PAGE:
Sour grapes over Apple sales

iStyle’s plea for customers to hold off iPad purchases sounds a tiny bit desperate

Tags: Apple IncorporatedArabian Business Machines CompanyUnited Arab Emirates
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Sour grapes over Apple sales Many retailers in the UAE are stocking iPads that they have sourced from outside the region. (Getty Images)
By  Andrew Seymour Published  May 16, 2010

Apple reseller iStyle's plea for Middle East customers to be patient and wait for the official launch of the iPad in the region looks to me like an act of desperation than a well-meant request on its part.

iStyle belongs to the same group as ABM, Apple's exclusive partner for the Middle East, so until the iPad officially arrives in the Middle East you aren't going to see it in its stores.  

I'm sure iStyle bosses must be tearing their hair out as they watch other retailers in the market cashing in on the biggest hit of the year while they're forced to sit tight until they can formally take stock of the product.

The simple fact of the matter is that Middle East customers want access to the device as quickly as any other part of the world. iStyle's apparent frustration at not being able to exploit that demand - while other retailers find ways of importing the product from alternative sources - just makes them look like the boy found crying in the corner because his lunch has been stolen by the bigger kids. 

As one UAE retailer said this week: "Everyone is more or less selling the iPad after importing through their own channel. Sales have been quite strong here."

iStyle's response to seeing customers snap up iPads from other retailers has been to warn them that it will not provide any support or technical assistance they may require. According to a statement issued by the company last week, it is unable to service any iPads sold to consumers on the grey market.

I have an issue with that reference to the ‘grey market' though, and it's this: For a grey market to even prevail suggests the existence of a legitimate channel in the first place. But that is not the case with iStyle as its stands right now because it is not even selling the iPad yet! To compound matters further, the retailer can't even tell customers the date of the official launch.  

iStyle might feel aggrieved at not having the iPad on its shelves, but you have to question whether making ultimatums to customers is really a sensible way to go about things. If it wants to pick fights with anyone then surely it should be Apple. After all, Apple controls who the product is supplied to globally, so if goods are coming into the region when they shouldn't be then something needs tightening up elsewhere.

Such shenanigans don't surprise me though. I've always found the Apple channel to be an odd one to understand here, what with the eclectic mix of independent retailers and those that share common ownership with ABM. At the same time, it's been interesting to observe that while other mainstream IT vendors have embraced the growth of the regional IT market by abandoning the single distributor model in recent years, Apple has always kept faith in the same structure.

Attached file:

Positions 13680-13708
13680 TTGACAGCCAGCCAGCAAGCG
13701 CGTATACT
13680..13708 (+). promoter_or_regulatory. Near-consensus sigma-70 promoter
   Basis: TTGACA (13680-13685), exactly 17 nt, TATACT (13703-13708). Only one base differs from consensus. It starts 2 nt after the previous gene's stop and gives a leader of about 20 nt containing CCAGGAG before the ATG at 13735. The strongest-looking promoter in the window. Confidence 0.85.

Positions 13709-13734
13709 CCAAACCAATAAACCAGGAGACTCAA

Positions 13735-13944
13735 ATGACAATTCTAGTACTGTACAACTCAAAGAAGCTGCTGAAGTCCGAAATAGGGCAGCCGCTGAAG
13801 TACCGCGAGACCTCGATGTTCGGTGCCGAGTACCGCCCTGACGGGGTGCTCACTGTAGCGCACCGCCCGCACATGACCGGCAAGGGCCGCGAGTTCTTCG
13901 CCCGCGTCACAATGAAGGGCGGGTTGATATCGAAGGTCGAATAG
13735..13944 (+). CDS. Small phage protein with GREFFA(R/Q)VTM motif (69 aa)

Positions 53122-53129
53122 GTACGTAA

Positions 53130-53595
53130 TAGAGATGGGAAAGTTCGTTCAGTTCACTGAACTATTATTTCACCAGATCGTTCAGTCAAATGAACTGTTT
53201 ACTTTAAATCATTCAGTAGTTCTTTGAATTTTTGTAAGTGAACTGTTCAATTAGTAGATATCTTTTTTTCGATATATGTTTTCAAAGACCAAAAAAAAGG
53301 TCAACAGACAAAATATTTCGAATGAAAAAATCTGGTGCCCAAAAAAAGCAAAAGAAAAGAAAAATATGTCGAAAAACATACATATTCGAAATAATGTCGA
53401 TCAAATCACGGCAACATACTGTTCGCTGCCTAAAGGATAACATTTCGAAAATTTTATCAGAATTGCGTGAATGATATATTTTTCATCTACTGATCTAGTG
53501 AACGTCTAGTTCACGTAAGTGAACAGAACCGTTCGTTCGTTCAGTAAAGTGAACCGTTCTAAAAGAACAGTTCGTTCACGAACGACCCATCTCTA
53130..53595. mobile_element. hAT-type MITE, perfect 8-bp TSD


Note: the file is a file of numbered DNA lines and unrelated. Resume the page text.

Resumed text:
Just to digress for a second, I approached ABM, as Apple's representative in the region, to try and get some details about its channel strategy and market development plans towards the end of last year.

After a couple of months of going backwards and forwards I was bizarrely informed by its PR agency that if an interview was to take place then management wouldn't be able to talk about anything Apple-related. Isn't that like getting five minutes with Bernie Ecclestone and being told you can't speak about Formula One?

Returning to the topic in hand, the current iStyle-iPad debacle undoubtedly illustrates the way in which market dynamics in the Middle East continue to be shaped by product flow. It also raises questions over retailer policies on warranty and support, which remain important factors in fostering customer loyalty.

iStyle, for instance, currently claims that it will only be able to assist customers with iPads purchased through its own stores, once they are available of course. If the customer doesn't have a warranty that is valid in this region I can understand that stance, but does that mean it is prepared to turn away customers that have purchased an iPad elsewhere and simply approach it for advice or non-technical guidance?

It seems we are unlikely to find out the answer to that anytime soon. In the meantime, customers must decide whether it is worth relinquishing iStyle's after-sales care (which they may or may not need) for the sake of getting their hands on a device without delay.

2747 days ago
Haitham Ghazal

how can they do this while the warranty that comes when you purchase an IPad is international. I think they simply can not do it because then either Apple or iStyle will have legal problems

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